Nurses' Perceptions of Spiritual Care and Nurses' Spiritual Activity

2.50
Hdl Handle:
http://hdl.handle.net/10755/147371
Type:
Presentation
Title:
Nurses' Perceptions of Spiritual Care and Nurses' Spiritual Activity
Abstract:
Nurses' Perceptions of Spiritual Care and Nurses' Spiritual Activity
Conference Sponsor:Sigma Theta Tau International
Conference Year:2005
Author:Nucero, Margaret, MSN, NPC
P.I. Institution Name:St. Francis Medical Center
Title:Director of Nursing Research
Abstract The purpose of this study was to determine the relationship between nurses' beliefs about their ability to provide spiritual care for their patients and their report of spiritually-related nursing care. The sample for this study was 95 staff nurses and case managers. Two hundred nurses were invited to participate in the study by posting announcements on nursing units and in the dining areas of the medical center. Volunteer participants were given two scales (questionnaires) that measured perceptions of spiritual care and spiritually-related nursing care, respectively, and a demographic questionnaire. The data collection instruments that were used in this study were the Spirituality and Spiritual Care Rating Scale (McSherry, Draper, &Kendrick, 2002 the Spiritual Activity Scale, an original scale (internal consistency of .77). Nurses who agreed to participate in the study were given a cover letter that explained the purpose of the study and that participation was completely voluntary. Participants were de-identified by the use of codes. All completed data collection instruments were submitted in a sealed envelope without any personal names on any instruments, to the Director of Nursing Research. Most of the participants were female (n=91). Forty percent were over 40 years of age. Nursing experience ranged from less than one year to 43 years. Fifty four of the nurses identified themselves as Catholic. Twenty five percent of the participants graduated from a Catholic nursing school, and 25% graduated from a non-denominational nursing program. The hypothesis was tested by using a Pearson correlation. Results indicated that beliefs about spiritual care and actual spiritual nursing activity were not related. Nurses with less experience reported more spiritual nursing activity than more experienced nurses (Rho= -.20, p=.03).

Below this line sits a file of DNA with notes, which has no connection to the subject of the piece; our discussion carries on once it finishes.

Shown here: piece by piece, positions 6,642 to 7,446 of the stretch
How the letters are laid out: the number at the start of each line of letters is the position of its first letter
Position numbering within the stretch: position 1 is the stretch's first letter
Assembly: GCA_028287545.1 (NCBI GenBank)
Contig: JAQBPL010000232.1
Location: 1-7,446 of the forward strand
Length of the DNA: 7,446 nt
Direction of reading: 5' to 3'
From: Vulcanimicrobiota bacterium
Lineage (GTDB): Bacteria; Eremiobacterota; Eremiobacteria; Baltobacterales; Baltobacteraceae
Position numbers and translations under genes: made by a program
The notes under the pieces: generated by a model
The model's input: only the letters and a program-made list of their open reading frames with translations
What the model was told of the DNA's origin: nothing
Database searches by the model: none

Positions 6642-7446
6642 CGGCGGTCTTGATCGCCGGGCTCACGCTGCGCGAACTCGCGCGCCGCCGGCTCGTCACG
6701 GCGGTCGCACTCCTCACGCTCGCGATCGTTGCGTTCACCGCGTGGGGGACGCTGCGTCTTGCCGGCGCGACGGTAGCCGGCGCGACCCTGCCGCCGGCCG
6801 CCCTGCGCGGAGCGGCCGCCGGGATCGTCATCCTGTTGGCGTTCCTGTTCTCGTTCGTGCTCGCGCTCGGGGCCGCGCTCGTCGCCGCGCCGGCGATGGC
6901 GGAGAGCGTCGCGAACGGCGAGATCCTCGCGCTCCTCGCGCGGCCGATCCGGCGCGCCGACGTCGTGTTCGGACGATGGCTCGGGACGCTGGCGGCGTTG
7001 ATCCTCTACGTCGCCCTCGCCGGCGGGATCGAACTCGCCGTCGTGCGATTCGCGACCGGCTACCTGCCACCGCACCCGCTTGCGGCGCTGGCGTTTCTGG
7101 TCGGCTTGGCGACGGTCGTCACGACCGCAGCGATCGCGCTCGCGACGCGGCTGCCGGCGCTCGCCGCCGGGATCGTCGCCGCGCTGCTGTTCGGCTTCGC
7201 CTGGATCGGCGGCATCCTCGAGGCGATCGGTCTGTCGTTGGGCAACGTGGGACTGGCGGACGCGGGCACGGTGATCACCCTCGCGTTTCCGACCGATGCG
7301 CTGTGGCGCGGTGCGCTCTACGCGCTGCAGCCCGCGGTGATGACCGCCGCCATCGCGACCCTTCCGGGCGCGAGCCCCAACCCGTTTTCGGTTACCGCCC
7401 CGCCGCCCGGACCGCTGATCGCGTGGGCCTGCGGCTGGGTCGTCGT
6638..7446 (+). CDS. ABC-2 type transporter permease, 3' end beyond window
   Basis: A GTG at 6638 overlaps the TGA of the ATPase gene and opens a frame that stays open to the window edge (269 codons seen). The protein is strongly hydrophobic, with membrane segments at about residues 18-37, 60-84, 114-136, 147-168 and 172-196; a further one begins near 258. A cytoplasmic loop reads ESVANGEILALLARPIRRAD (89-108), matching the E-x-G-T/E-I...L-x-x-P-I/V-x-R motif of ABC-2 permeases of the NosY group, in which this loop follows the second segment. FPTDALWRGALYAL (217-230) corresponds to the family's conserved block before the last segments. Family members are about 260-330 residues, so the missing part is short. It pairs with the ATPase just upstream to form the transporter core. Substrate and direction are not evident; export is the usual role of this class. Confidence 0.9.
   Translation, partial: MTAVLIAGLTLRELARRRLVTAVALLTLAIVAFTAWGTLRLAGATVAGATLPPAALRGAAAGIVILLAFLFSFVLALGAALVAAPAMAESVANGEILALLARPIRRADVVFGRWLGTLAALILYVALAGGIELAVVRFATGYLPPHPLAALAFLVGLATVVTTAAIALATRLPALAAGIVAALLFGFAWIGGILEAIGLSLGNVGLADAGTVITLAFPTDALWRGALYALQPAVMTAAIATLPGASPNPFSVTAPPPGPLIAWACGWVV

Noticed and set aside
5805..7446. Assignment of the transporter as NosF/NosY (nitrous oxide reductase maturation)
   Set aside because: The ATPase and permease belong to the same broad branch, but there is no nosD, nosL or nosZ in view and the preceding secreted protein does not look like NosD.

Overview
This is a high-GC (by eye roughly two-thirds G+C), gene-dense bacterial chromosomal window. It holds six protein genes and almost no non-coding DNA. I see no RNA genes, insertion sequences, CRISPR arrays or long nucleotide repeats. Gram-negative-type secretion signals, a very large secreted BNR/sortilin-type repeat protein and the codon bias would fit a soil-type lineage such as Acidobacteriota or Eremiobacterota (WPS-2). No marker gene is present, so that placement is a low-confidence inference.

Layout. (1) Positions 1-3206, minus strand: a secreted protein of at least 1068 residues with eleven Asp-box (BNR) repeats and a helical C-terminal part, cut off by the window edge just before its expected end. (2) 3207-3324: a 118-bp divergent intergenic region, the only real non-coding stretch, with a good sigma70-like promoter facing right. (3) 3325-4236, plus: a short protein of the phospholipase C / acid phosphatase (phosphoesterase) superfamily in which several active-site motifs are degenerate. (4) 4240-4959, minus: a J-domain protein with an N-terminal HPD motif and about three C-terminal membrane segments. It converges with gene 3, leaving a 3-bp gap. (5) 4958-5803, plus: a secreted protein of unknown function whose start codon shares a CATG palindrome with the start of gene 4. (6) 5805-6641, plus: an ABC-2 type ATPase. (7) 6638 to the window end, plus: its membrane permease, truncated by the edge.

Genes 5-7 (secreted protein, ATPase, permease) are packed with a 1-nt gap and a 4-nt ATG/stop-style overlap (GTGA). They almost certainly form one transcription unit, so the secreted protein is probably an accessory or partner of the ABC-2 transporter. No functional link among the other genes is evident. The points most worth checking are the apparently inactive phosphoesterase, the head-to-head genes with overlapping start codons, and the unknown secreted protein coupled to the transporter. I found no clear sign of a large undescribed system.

Repository Posting Date:
26-Oct-2011
Date of Publication:
17-Oct-2011
Sponsors:
Sigma Theta Tau International

Full metadata record

DC FieldValue Language
dc.typePresentationen_GB
dc.titleNurses' Perceptions of Spiritual Care and Nurses' Spiritual Activityen_GB
dc.identifier.urihttp://hdl.handle.net/10755/147371-
dc.description.abstract<table><tr><td colspan="2" class="item-title">Nurses' Perceptions of Spiritual Care and Nurses' Spiritual Activity</td></tr><tr class="item-sponsor"><td class="label">Conference Sponsor:</td><td class="value">Sigma Theta Tau International</td></tr><tr class="item-year"><td class="label">Conference Year:</td><td class="value">2005</td></tr><tr class="item-author"><td class="label">Author:</td><td class="value">Nucero, Margaret, MSN, NPC</td></tr><tr class="item-institute"><td class="label">P.I. Institution Name:</td><td class="value">St. Francis Medical Center</td></tr><tr class="item-author-title"><td class="label">Title:</td><td class="value">Director of Nursing Research</td></tr><tr class="item-email"><td class="label">Email:</td><td class="value">nppeg@aol.com</td></tr><tr><td colspan="2" class="item-abstract">Abstract The purpose of this study was to determine the relationship between nurses' beliefs about their ability to provide spiritual care for their patients and their report of spiritually-related nursing care. The sample for this study was 95 staff nurses and case managers. Two hundred nurses were invited to participate in the study by posting announcements on nursing units and in the dining areas of the medical center. Volunteer participants were given two scales (questionnaires) that measured perceptions of spiritual care and spiritually-related nursing care, respectively, and a demographic questionnaire. The data collection instruments that were used in this study were the Spirituality and Spiritual Care Rating Scale (McSherry, Draper, &amp;Kendrick, 2002 the Spiritual Activity Scale, an original scale (internal consistency of .77). Nurses who agreed to participate in the study were given a cover letter that explained the purpose of the study and that participation was completely voluntary. Participants were de-identified by the use of codes. All completed data collection instruments were submitted in a sealed envelope without any personal names on any instruments, to the Director of Nursing Research. Most of the participants were female (n=91). Forty percent were over 40 years of age. Nursing experience ranged from less than one year to 43 years. Fifty four of the nurses identified themselves as Catholic. Twenty five percent of the participants graduated from a Catholic nursing school, and 25% graduated from a non-denominational nursing program. The hypothesis was tested by using a Pearson correlation. Results indicated that beliefs about spiritual care and actual spiritual nursing activity were not related. Nurses with less experience reported more spiritual nursing activity than more experienced nurses (Rho= -.20, p=.03).</td></tr></table>en_GB
dc.date.available2011-10-26T09:31:43Z-
dc.date.issued2011-10-17en_GB
dc.date.accessioned2011-10-26T09:31:43Z-
dc.description.sponsorshipSigma Theta Tau Internationalen_GB
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